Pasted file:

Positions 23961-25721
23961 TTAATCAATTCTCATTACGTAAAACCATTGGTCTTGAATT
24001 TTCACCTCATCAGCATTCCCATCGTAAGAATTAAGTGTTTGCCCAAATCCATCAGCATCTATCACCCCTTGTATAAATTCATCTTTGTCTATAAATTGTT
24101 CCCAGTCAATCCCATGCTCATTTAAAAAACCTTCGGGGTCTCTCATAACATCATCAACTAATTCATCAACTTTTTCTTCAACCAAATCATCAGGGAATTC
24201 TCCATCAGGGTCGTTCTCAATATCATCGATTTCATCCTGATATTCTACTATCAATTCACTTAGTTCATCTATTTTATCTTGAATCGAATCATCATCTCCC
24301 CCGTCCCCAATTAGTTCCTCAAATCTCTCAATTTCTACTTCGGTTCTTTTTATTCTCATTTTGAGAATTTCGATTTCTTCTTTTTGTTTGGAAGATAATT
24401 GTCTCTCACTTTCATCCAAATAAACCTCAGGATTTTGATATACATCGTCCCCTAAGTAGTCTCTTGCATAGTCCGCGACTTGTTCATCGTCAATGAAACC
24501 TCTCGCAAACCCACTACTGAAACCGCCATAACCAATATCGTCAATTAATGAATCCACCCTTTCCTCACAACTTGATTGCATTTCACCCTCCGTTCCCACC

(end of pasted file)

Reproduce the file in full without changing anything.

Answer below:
Positions 23961-25721
23961 TTAATCAATTCTCATTACGTAAAACCATTGGTCTTGAATT
24001 TTCACCTCATCAGCATTCCCATCGTAAGAATTAAGTGTTTGCCCAAATCCATCAGCATCTATCACCCCTTGTATAAATTCATCTTTGTCTATAAATTGTT
24101 CCCAGTCAATCCCATGCTCATTTAAAAAACCTTCGGGGTCTCTCATAACATCATCAACTAATTCATCAACTTTTTCTTCAACCAAATCATCAGGGAATTC
24201 TCCATCAGGGTCGTTCTCAATATCATCGATTTCATCCTGATATTCTACTATCAATTCACTTAGTTCATCTATTTTATCTTGAATCGAATCATCATCTCCC
24301 CCGTCCCCAATTAGTTCCTCAAATCTCTCAATTTCTACTTCGGTTCTTTTTATTCTCATTTTGAGAATTTCGATTTCTTCTTTTTGTTTGGAAGATAATT
24401 GTCTCTCACTTTCATCCAAATAAACCTCAGGATTTTGATATACATCGTCCCCTAAGTAGTCTCTTGCATAGTCCGCGACTTGTTCATCGTCAATGAAACC
24501 TCTCGCAAACCCACTACTGAAACCGCCATAACCAATATCGTCAATTAATGAATCCACCCTTTCCTCACAACTTGATTGCATTTCACCCTCCGTTCCCACC